A successful COP has three key ingredients: a community (a set of people), a domain (what they care about or do), and their practice (their body of knowledge).
Monitoring, evaluation, and learning are tremendously important to the success of Better at Home. Our local programs depend on opportunities to reflect, learn and share knowledge to support their program development and improve service delivery. The Better at Home Provincial Integration Project (PIP) encourages these priorities, and supports the sharing of local best practices and collaborative activities to ensure the best possible outcomes for seniors (for more information on PIP, see here).
In furthering PIP’s objectives, twelve “Communities of Practice (COPs)” have formed to develop a comprehensive understanding of the seniors? sector, and discover where Better at Home fits into that continuum. Additionally, each COP will make recommendations to improving and enhancing both their local program and Better at Home as a whole.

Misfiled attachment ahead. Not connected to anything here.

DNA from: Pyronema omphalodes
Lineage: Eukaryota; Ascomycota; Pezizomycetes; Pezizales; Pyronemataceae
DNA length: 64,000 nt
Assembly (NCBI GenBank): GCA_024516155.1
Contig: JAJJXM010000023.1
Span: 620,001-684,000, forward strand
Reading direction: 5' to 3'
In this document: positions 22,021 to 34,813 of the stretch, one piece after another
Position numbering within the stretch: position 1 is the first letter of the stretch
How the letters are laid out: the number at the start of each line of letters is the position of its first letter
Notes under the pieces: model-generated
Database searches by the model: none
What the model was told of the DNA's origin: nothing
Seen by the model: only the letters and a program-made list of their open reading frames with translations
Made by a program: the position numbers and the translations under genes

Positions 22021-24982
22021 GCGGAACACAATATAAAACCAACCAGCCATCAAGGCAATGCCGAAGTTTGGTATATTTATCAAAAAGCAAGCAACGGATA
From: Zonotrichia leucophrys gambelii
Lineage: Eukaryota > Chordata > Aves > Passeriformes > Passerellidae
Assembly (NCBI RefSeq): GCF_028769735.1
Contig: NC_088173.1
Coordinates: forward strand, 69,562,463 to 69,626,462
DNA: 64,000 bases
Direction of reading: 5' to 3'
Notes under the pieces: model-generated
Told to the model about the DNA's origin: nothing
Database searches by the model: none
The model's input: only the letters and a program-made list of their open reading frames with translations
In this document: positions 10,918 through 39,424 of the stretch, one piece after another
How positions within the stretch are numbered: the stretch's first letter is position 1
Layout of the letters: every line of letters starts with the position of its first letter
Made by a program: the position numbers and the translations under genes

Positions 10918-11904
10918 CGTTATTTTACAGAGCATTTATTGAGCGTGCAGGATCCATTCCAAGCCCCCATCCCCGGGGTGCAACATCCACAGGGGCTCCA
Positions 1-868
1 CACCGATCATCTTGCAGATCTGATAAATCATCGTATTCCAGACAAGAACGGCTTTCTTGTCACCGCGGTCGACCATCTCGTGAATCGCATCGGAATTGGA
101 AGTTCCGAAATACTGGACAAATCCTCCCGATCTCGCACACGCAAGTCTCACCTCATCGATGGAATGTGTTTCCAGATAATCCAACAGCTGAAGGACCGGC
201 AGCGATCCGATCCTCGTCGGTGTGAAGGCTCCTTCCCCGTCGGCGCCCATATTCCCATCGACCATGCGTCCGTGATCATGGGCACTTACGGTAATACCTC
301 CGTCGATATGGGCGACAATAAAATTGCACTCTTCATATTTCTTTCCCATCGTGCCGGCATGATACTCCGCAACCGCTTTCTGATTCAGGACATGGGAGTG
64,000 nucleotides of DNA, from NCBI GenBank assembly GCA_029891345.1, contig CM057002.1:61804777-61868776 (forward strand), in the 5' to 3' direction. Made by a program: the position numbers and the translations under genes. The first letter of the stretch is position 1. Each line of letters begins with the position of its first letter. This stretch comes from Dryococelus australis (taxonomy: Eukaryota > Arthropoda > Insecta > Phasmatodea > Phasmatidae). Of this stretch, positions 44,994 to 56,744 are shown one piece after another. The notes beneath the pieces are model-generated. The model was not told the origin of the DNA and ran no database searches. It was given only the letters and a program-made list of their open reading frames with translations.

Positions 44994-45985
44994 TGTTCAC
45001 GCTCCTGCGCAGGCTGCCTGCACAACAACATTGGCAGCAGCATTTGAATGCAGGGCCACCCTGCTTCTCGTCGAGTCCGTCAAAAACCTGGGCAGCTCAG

A successful COP has three key ingredients: a community (a set of people), a domain (what they care about or do), and their practice (their body of knowledge). In 2016-2017, Better at Home COPs are taking on tasks such as drafting escalation protocols, refining intake and referral policies, reviewing the roles of local Advisory Committees, discussing knowledge transfer and succession planning systems, and recommending future coordinator training opportunities.
Through meeting and sharing program achievements, but also, collective challenges, they find purpose in their work.